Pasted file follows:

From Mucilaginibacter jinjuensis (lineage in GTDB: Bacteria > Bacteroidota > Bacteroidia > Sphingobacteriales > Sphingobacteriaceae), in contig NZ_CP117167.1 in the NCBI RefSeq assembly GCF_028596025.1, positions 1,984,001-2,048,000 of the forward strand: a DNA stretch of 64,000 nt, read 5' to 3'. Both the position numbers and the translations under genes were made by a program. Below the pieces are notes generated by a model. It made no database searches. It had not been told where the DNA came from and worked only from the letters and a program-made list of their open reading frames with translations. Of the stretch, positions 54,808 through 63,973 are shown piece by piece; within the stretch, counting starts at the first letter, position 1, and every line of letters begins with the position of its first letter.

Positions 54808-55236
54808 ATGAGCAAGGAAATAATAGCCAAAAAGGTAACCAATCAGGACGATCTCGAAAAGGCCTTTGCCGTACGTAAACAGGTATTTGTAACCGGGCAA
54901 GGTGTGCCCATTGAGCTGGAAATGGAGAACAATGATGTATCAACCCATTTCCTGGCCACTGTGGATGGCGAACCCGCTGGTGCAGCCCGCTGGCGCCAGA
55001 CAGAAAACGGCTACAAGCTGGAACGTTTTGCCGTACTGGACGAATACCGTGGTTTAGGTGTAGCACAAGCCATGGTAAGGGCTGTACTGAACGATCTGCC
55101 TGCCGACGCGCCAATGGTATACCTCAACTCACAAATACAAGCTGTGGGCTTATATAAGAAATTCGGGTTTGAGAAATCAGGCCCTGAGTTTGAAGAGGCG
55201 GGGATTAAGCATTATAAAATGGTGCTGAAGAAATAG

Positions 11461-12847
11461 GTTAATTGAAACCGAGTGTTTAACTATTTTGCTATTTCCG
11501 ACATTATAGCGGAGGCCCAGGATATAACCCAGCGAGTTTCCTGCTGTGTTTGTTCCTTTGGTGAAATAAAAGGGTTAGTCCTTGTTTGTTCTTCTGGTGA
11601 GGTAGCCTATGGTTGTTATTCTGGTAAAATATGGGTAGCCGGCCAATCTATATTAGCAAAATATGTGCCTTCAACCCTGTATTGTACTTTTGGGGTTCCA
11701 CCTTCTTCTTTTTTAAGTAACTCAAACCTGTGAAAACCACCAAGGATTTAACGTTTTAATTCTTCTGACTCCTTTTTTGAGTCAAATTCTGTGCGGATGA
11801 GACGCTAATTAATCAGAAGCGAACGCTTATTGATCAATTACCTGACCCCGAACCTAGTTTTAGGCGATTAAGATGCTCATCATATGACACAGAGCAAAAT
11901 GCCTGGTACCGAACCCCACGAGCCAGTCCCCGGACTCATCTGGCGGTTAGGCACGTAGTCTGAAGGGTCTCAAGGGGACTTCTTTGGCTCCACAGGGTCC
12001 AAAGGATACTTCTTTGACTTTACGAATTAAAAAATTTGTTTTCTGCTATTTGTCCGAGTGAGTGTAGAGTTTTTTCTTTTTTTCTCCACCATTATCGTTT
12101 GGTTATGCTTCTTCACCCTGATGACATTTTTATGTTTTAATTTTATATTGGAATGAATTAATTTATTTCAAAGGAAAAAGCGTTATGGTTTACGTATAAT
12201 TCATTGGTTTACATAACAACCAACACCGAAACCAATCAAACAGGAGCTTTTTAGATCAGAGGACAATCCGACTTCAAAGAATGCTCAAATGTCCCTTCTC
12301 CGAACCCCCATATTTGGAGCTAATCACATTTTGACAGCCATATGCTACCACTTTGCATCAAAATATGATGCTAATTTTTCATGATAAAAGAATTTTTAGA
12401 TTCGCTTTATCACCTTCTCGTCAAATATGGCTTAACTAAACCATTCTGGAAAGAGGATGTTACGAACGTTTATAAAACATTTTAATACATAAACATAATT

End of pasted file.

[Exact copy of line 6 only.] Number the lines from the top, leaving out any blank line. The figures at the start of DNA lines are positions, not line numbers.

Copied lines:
55101 TGCCGACGCGCCAATGGTATACCTCAACTCACAAATACAAGCTGTGGGCTTATATAAGAAATTCGGGTTTGAGAAATCAGGCCCTGAGTTTGAAGAGGCG